Ching Huen Leung

Ching Huen Leung

Brooklyn, NY, USA



Our concept addresses the way and the rate at which materials erode over time due to the increase in sea level rise. As the land erodes, Corten steel becomes exposed indicating a measure of time. These steel strips are embedded in the ground at a ten foot structural bay increment that either embraces or directs the rising sea level on our site in East Boston. Three cisterns are placed in relation to the current and projected high tides and are used as generators for energy and a spectacle as the surrounding landscape is built up around them. The strips hold the shape of the built up land as the rising sea level eats away at various soil types, from sandy soils at the shoreline to clay inland. The building is made up of what appears to be three buildings on the first floor that are connected on the second floor. Each entrance opens up to a larger program that relates to the context. The form is derived from the metal strips that organize the building from landscape to roof. In two instances, the primary beams separate the building into sacrificial zones that allow the building to completely open up during pleasant weather; the cafe and the aerial yoga studio. The circulation on the first floor is jagged, allowing for pockets of retreat from the larger spaces for disaster relief. The second floor circulation is a more clearly defined directive towards the main program, an auditorium for the storm water ‘ritual.’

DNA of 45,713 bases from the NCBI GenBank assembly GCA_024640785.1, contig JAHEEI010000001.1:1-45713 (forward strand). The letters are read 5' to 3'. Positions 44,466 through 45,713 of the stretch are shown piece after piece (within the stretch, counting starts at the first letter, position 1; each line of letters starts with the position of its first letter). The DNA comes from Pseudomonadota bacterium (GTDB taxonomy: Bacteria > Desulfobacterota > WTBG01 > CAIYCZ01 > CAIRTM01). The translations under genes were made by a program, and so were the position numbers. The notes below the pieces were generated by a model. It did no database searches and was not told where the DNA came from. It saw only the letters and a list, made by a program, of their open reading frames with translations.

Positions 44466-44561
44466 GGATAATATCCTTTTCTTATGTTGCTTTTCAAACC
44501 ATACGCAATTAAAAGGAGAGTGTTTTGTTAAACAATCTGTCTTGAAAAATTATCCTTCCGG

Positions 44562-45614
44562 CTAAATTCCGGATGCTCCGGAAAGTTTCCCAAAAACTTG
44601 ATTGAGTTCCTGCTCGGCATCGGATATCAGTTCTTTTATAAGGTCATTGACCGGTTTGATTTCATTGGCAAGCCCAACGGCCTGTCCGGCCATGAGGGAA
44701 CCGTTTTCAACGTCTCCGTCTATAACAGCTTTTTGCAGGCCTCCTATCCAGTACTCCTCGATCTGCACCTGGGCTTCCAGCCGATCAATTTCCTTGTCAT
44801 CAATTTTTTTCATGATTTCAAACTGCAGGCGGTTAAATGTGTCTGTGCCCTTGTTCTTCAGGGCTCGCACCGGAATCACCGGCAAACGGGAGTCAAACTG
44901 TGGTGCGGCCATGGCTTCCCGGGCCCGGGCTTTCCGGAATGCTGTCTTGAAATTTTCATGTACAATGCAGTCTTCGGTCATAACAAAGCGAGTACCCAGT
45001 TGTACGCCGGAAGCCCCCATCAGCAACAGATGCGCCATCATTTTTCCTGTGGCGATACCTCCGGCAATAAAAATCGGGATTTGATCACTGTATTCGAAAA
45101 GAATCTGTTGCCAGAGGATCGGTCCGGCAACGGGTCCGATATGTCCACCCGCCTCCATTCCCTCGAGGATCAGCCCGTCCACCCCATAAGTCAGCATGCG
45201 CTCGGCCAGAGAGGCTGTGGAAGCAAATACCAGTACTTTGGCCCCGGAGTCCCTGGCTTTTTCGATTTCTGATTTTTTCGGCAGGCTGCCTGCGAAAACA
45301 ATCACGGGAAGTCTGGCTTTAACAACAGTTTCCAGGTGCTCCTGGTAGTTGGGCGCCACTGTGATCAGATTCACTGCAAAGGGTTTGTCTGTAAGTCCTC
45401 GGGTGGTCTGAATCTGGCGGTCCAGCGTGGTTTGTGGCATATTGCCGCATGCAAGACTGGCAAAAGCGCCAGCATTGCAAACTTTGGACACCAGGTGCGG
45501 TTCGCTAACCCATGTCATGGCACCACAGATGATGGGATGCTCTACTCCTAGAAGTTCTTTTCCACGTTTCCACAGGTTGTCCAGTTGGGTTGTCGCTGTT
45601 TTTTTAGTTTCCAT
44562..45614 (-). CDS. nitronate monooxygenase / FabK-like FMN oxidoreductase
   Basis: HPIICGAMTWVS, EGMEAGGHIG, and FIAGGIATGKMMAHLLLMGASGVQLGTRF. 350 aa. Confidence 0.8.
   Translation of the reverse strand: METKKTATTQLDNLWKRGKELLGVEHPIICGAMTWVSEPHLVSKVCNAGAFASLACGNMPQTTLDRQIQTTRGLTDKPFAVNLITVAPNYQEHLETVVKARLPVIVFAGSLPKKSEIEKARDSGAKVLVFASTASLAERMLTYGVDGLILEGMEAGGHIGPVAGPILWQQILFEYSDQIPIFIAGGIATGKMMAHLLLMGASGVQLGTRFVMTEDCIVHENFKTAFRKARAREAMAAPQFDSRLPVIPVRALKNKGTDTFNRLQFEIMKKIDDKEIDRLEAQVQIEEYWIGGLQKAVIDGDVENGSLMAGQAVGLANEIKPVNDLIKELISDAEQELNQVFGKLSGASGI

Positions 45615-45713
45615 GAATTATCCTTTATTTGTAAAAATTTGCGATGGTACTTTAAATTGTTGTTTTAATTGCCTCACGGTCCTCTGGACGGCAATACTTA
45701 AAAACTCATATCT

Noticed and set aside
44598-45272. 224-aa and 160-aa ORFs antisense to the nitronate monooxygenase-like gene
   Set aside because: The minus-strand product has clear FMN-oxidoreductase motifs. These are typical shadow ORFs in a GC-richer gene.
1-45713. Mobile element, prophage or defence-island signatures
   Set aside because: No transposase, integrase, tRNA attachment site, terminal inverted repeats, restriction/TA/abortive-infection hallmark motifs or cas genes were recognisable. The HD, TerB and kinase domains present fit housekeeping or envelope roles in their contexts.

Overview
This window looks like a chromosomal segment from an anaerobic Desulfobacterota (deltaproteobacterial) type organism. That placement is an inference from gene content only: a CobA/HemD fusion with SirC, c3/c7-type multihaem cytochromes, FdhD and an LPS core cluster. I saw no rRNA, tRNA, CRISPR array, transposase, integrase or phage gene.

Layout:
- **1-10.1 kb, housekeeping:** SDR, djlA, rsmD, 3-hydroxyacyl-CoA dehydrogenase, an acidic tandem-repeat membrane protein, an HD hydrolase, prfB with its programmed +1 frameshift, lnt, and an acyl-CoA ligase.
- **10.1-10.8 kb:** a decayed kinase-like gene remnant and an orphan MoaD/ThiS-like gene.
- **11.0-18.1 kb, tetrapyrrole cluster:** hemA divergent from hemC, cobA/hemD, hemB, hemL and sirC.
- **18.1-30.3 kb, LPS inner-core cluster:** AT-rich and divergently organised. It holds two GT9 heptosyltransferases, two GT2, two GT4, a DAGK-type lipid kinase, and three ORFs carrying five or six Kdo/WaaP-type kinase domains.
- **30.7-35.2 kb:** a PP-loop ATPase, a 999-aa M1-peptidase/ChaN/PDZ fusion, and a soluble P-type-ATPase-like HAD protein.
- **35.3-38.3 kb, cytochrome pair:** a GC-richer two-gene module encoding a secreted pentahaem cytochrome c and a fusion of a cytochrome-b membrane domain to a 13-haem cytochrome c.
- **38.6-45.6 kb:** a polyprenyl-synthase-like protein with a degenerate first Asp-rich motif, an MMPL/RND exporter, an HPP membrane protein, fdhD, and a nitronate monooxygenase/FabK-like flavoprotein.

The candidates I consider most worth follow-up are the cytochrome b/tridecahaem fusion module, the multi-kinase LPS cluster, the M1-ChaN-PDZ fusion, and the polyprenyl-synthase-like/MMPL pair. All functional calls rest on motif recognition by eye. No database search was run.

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Status: School Project
Location: Boston, MA, US
My Role: site plans, collage, renderings, detail section & elevation, single-bay axonometric diagram, physical models.
Additional Credits: Partnered with Margaret Mary Frank
Instructors: Julie Larsen & Mathew Celmer
Spring 2019